If you find a song with a catchy chorus, you’ll definitely end up absentmindedly singing or humming it later. It definitely helps if the lyrics rhyme and the chorus repeats several times. However, this will only be useful if you can understand the meaning of the words and recognize grammatical errors (if there are any). Otherwise, you might just “make the lyrics up” and end up “stapling the vicar” like Peter Kay. ?

TIP: Look up song lyrics on the Internet. Simply type the name of the song and the artist into the search bar, add “lyrics” (for English), “Text” (for German), “letra” (for Spanish), “paroles” (for French) or “testi” (for Italian), and hit Enter. Write the lyrics down on a piece of paper or print them out and translate them.

Apart from the purposeful grammar mistakes we mentioned earlier, you should also watch out for the vocabulary used in songs, which might contain lots of slang and other substandard expressions. Of course, that depends on the musical genre. However, in modern songs, you’ll often find vocabulary which is less than suitable for polite conversation.

Moreover, some innocent-sounding expressions can have a completely different meaning to what you may imagine. If you’re not sure about a word or a phrase you found in a song, check it on the Internet. Sometimes, a simple Google search is all you need to do. Look through the results of your search and find out what context(s) the word is used in. For example, if English is not your native language, do you know the real meaning of the phrase “Netflix and chill”?

Netflix and chill“ is an Internet slang term used as a euphemism for sexual activity

If you like to sing, learn the lyrics by heart and sing along! You can actually find karaoke versions of many famous songs on YouTube! That way, you won’t hear the singer, just the melody. You will even see the lyrics on the screen in most cases.

The karaoke version of the famous song Let It Go

Přehráním videa souhlasíte se zásadami ochrany osobních údajů YouTube.

Zjistit vícePovolit video

» It’s fun!

If you like music and enjoy listening to songs, it’s only natural for you to look for songs in your foreign language. You can really find a lot of them on the Internet. For example, you’ll definitely discover lots of great music on YouTube! Learners of English have it super easy, but there are TONS of songs in other languages, too! Music streaming services like Spotify or Tidal come with many ready-made playlists, so if you want to listen to Latino hits in Spanish, you can easily find them with just a few clicks.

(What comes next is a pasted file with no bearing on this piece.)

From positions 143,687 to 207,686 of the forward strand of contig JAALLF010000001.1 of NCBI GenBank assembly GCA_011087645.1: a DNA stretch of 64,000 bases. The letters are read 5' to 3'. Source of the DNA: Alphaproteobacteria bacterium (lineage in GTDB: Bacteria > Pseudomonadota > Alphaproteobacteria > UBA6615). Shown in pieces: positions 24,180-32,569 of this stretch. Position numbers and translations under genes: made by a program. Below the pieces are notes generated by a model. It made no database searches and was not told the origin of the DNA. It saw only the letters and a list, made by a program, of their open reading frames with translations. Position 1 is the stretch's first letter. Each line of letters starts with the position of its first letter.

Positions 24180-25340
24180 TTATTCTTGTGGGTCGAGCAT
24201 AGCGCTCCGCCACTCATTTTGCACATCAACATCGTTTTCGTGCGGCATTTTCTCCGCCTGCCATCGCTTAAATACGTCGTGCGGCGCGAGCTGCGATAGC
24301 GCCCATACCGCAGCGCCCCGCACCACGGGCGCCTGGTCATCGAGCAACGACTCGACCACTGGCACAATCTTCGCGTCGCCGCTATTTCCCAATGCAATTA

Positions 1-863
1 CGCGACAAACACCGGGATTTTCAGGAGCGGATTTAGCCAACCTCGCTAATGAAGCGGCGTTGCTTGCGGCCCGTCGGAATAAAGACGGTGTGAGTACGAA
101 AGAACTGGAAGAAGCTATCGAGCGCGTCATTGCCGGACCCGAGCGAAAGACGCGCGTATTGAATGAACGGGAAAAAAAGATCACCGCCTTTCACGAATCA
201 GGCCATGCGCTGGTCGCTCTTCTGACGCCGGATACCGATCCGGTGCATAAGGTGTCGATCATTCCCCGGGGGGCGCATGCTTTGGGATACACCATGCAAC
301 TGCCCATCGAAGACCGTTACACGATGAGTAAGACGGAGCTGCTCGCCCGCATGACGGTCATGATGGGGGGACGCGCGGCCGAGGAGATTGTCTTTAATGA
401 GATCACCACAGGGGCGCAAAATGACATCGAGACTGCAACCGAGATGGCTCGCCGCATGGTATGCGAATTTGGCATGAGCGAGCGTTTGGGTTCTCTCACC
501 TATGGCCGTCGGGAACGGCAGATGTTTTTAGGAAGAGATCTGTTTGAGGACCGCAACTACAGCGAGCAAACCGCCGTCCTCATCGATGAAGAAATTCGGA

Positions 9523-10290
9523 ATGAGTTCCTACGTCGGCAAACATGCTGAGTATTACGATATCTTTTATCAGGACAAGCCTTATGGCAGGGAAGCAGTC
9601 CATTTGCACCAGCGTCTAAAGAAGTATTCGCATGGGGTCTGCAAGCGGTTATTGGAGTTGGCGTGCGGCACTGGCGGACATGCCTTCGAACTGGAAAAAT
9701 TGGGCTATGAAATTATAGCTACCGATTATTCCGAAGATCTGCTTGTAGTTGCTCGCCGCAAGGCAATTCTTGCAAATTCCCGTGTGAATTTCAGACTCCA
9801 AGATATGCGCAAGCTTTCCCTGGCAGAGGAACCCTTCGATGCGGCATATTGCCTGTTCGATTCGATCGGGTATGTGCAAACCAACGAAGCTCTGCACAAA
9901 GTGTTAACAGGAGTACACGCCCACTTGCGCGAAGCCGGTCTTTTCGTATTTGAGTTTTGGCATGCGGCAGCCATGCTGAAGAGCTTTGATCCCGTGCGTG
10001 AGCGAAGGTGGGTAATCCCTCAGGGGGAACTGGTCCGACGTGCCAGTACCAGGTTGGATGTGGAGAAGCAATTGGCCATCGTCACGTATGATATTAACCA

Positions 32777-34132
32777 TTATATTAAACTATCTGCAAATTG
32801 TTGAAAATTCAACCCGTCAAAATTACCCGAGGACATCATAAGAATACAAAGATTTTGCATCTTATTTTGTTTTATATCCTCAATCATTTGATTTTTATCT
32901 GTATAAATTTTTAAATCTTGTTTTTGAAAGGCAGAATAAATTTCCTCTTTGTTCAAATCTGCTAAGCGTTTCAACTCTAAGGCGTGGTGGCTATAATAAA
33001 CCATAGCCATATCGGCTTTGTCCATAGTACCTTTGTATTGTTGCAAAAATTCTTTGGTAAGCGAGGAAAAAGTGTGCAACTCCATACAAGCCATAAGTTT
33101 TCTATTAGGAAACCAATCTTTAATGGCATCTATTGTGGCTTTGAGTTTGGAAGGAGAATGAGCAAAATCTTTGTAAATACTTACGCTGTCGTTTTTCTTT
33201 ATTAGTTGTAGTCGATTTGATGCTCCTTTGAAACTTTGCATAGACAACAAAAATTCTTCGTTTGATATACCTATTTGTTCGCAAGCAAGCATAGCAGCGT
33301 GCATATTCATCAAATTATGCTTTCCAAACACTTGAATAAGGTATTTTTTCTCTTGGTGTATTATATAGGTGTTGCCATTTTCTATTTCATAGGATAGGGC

TIP: Challenge yourself and create a playlist of songs that have something in common. For example, songs about a specific topic, ones that feature a certain grammatical phenomenon or, even better, your favorite songs in the language you’re learning! For example, we’ve created a playlist which only contains songs that have a phrasal verb in the chorus. It features big hits such as “Shut Up and Dance”, “Show Must Go On”, “Never Give Up” or “Turn Off The Light”. You can find the whole playlist here if you’re looking for inspiration! ?

Create your own playlist of songs with a common feature.
Create your own playlist of songs with a common feature.

Use effective methods

Listening to songs is fun and it can be a great way to freshen up your learning, but don’t forget that it’s not the most effective way to improve your foreign language skills. If you’re frustrated by the fact that you’re still watching series with subtitles and even after years of learning, you don’t understand native speakers, it’s possible that you’ve been using the wrong methods all this time. Don’t just rely on short listening exercises that you find in textbooks. If you want to see real progress, you have to regularly do lots of effective listening practice.


If you’ve spent a lot of years/energy/money to learn a language and still can’t use it with confidence and ease in real life… you’re probably thinking that you simply don’t have “talent for languages''. There’s no other explanation, right?!

Well, there actually is a reason why you haven’t seen the desired results. Do you want to know what it is? Register for my FREE WEBINAR and find out:

  • How to go from hating the process of learning to absolutely loving it!
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  • Why “talent for languages” is NOT necessary to succeed.
  • What the biggest mistakes are that people make when trying to learn a language.

The author of this blog post is Hana Jokelová, member of the Language Mentoring team.

Language Mentoring provides a complete guide for learning any language using simple and often free resources on the internet and in bookshops. It was founded by polyglot, language mentor and author of this website, Lýdia Machová, PhD., in 2016. She's learned 9 languages by herself and she adds another one every other year. Her philosophy is that everybody can learn a language regardless talent, age or other qualities – if they know how to do it.